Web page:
As summer settles into the shaded hillsides of Topanga Canyon, a garden of theatrical delights begins to bloom.
Warm days herald the start of Theatri cum Botanicum's summer repertory, opening Sunday with Shakespeare's "Two Gentlemen of Verona," eventually rotating with Tennessee Williams' "A Streetcar Named Desire," which opens July 3, and Bertolt Brecht's "The Caucasian Chalk Circle," opening Aug. 7.
Of course the theater has been busy all year, particularly during May's School Days program. This year, it included a short version of last year's "Hamlet" and a condensation of this year's "Two Gentlemen." In addition to introducing a young audience to the classics, the May schedule acts as a warm-up for the rigors of the summer repertory.
The choice of plays, this year as previously, has been carefully worked out according to their insights into today's world. Artistic director Ellen Geer explains that the choices are not arbitrary.
"I always select plays by what I feel is going on in society," Geer says. "At times, it's just an emotional thing that I feel. A yearning or something. It's personal. That's my job as artistic director. That's what we do when we act. We bring ourselves to a play or a part. Somebody else would select something totally different. I think audiences will relate to these plays, even more now than they would have two years ago."
The subject of Shakespeare's comedy "Two Gentlemen of Verona" is betrayal, friendship and relationship. Geer says: "We need to think about all those things now."
"A Streetcar Named Desire" has been in Geer's plans for about six years, since actor Richard Tyson first auditioned at the theater. Williams' estate finally gave the performance rights to Geer, who will play Blanche opposite Tyson's Stanley. Tyson, who played the corrupt father in the movie "Kindergarten Cop," will play the title role in the upcoming television miniseries "Genghis Khan."
The third play, "Caucasian Chalk Circle," which Geer refers to as one of the great anti-war plays, is about justice and how it changes, what happens when a new government comes in.
Geer, whose actor father Will Geer founded the theater, remembers doing plays in the canyon venue when she was a child in the 1950s. With a laugh, she recalls learning to bump and grind at age 10 for a production of Williams' "This Property Is Condemned."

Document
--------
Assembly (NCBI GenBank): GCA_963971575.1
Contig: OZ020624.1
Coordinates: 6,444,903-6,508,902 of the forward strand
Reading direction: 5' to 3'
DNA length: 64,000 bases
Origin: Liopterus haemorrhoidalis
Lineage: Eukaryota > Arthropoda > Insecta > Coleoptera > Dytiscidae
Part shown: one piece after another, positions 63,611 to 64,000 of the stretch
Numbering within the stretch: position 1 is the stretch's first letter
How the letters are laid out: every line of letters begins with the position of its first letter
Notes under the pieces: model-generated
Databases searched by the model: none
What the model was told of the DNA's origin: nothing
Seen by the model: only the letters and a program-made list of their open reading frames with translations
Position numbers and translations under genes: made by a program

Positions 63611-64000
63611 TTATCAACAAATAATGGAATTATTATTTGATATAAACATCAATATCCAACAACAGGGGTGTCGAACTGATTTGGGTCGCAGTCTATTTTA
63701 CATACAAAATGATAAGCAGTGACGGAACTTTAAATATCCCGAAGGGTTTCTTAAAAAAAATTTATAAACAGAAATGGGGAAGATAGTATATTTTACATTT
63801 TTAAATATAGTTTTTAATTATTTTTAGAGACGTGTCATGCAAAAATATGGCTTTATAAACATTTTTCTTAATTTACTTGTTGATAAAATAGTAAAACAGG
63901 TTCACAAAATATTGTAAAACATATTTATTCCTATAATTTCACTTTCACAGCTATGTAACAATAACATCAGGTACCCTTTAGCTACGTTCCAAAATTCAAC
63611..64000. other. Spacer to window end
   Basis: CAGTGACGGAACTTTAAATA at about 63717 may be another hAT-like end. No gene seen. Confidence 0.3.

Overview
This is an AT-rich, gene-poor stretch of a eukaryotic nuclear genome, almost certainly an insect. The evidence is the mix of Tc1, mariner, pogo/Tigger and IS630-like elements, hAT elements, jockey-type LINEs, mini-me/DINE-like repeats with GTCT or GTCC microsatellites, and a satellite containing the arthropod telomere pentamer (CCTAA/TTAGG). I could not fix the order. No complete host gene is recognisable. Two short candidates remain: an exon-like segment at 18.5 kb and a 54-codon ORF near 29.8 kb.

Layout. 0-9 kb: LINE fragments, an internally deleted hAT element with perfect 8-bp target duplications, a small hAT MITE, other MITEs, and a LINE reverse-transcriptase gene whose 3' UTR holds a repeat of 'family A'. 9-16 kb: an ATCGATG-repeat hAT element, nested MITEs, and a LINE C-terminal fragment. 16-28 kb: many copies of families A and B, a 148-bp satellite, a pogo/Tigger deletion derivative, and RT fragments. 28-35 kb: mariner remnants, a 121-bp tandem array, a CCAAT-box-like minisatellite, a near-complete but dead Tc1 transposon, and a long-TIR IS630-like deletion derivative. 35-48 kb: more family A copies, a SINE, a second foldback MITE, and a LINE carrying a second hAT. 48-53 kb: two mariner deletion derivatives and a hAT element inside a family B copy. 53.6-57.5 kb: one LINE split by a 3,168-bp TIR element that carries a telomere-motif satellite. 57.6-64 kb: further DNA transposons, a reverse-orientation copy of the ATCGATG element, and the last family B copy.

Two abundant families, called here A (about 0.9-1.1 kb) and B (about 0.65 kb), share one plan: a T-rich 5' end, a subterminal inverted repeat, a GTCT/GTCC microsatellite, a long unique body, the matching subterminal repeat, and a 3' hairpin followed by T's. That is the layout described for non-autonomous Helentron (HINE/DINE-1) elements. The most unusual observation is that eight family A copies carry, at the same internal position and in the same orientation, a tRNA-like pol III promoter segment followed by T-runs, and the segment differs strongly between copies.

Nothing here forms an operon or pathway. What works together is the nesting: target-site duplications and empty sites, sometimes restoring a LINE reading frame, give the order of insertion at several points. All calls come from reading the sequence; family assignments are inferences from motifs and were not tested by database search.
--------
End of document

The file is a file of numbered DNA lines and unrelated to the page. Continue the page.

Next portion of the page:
Even by 1973, when the theater became a nonprofit corporation called the Will Geer Theatricum Botanicum, it was operated principally as a workshop; when a play was ready, a sign would be put out up on the road. Concerts at the theater have been given by Pete Seeger, Arlo Guthrie and Della Reese, among others.
Both community reaction to the group's work and its outreach programs have continued to build its popularity. And since 1983, the company has been fully professional, operating under an Equity contract.
But it's a family organization in more ways than just by virtue of being operated by the Geers. Actors who have worked there tend to come back. They feel the aura of an extended family that fills the small canyon where the theater sits.
Melora Marshall, a member of the Geer family and a familiar face to Theatricum audiences, is playing Julia in "Two Gentlemen," Stella in "Streetcar" and Grusha in "Chalk Circle."
Marshall explains: "Young actors feel very much a part of the process when they come in. They know what's expected of them and they feel the love."
Actor Tom Allard, who appears as Mitch in "Streetcar" and has been with the theater for nine years, agrees. "It's a theater of great heart," Allard says. "Our audiences are very individual and unique, because people have to make a specific journey to come here to take what this company has to offer. For me, it's been very fulfilling. And Ellen gives us an opportunity to work in ways other theaters may not."
Now in his fourth season with Theatricum, David Anthony Smith is Valentine in "Two Gentlemen." Geer gave him a rewarding opportunity this past season. "She gave me a chance to play Hamlet," he says, "one of the greatest roles ever written." He reprised his Dane during May's School Days.
With all the opportunities for actors in the group, Smith says, "you can't be a prima donna out here."
And Geer adds that there is only one prima donna in the canyon: "It's one of the hardest places to work, but one of the most rewarding places. We've had set and costume designers come here and suddenly they're at war with the star. It's not a human being. The star is nature."
WHERE AND WHEN
* What: "Two Gentlemen of Verona," "A Streetcar Named Desire" and "The Caucasian Chalk Circle."
* Location: Will Geer Theatricum Botanicum, 1419 N. Topanga Canyon Blvd., Topanga.
* Hours: "Two Gentlemen," 3:30 p.m. Sundays, June 13 to Aug. 1; 3:30 p.m. Saturdays, Aug. 7 to Sept. 11. "Streetcar," 8 p.m. Saturdays, July 3 to 31; 7:30 p.m. Sundays, July 4 to Aug. 29. "Chalk Circle," 8 p.m. Saturdays, Aug. 7 to Sept. 11; 3:30 p.m. Sundays, Aug. 8 to Sept. 12.
* Price: $12, $8.50 senior citizens or students, $4 children 6 to 12.
* Call: (310) 455-3723.